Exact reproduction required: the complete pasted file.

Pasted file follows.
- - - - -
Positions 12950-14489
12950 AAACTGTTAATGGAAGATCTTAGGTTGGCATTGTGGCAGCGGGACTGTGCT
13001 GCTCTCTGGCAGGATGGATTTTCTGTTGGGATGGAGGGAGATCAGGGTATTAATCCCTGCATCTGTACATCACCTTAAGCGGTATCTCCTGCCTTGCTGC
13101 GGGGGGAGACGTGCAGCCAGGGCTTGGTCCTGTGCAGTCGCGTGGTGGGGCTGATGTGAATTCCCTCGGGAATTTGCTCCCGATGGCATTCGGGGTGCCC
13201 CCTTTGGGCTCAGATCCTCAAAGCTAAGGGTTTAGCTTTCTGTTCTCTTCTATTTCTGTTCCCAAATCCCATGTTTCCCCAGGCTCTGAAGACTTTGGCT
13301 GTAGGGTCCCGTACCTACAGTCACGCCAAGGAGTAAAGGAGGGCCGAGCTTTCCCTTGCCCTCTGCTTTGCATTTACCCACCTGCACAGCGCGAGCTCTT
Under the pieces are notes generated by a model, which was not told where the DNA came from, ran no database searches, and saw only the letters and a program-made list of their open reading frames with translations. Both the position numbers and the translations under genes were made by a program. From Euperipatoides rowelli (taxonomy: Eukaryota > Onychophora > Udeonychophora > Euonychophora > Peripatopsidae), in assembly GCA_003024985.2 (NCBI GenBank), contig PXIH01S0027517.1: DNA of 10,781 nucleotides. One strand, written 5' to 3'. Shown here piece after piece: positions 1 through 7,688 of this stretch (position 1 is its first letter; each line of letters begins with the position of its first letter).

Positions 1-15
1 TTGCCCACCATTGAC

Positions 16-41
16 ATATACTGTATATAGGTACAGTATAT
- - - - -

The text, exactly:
Positions 12950-14489
12950 AAACTGTTAATGGAAGATCTTAGGTTGGCATTGTGGCAGCGGGACTGTGCT
13001 GCTCTCTGGCAGGATGGATTTTCTGTTGGGATGGAGGGAGATCAGGGTATTAATCCCTGCATCTGTACATCACCTTAAGCGGTATCTCCTGCCTTGCTGC
13101 GGGGGGAGACGTGCAGCCAGGGCTTGGTCCTGTGCAGTCGCGTGGTGGGGCTGATGTGAATTCCCTCGGGAATTTGCTCCCGATGGCATTCGGGGTGCCC
13201 CCTTTGGGCTCAGATCCTCAAAGCTAAGGGTTTAGCTTTCTGTTCTCTTCTATTTCTGTTCCCAAATCCCATGTTTCCCCAGGCTCTGAAGACTTTGGCT
13301 GTAGGGTCCCGTACCTACAGTCACGCCAAGGAGTAAAGGAGGGCCGAGCTTTCCCTTGCCCTCTGCTTTGCATTTACCCACCTGCACAGCGCGAGCTCTT
Under the pieces are notes generated by a model, which was not told where the DNA came from, ran no database searches, and saw only the letters and a program-made list of their open reading frames with translations. Both the position numbers and the translations under genes were made by a program. From Euperipatoides rowelli (taxonomy: Eukaryota > Onychophora > Udeonychophora > Euonychophora > Peripatopsidae), in assembly GCA_003024985.2 (NCBI GenBank), contig PXIH01S0027517.1: DNA of 10,781 nucleotides. One strand, written 5' to 3'. Shown here piece after piece: positions 1 through 7,688 of this stretch (position 1 is its first letter; each line of letters begins with the position of its first letter).

Positions 1-15
1 TTGCCCACCATTGAC

Positions 16-41
16 ATATACTGTATATAGGTACAGTATAT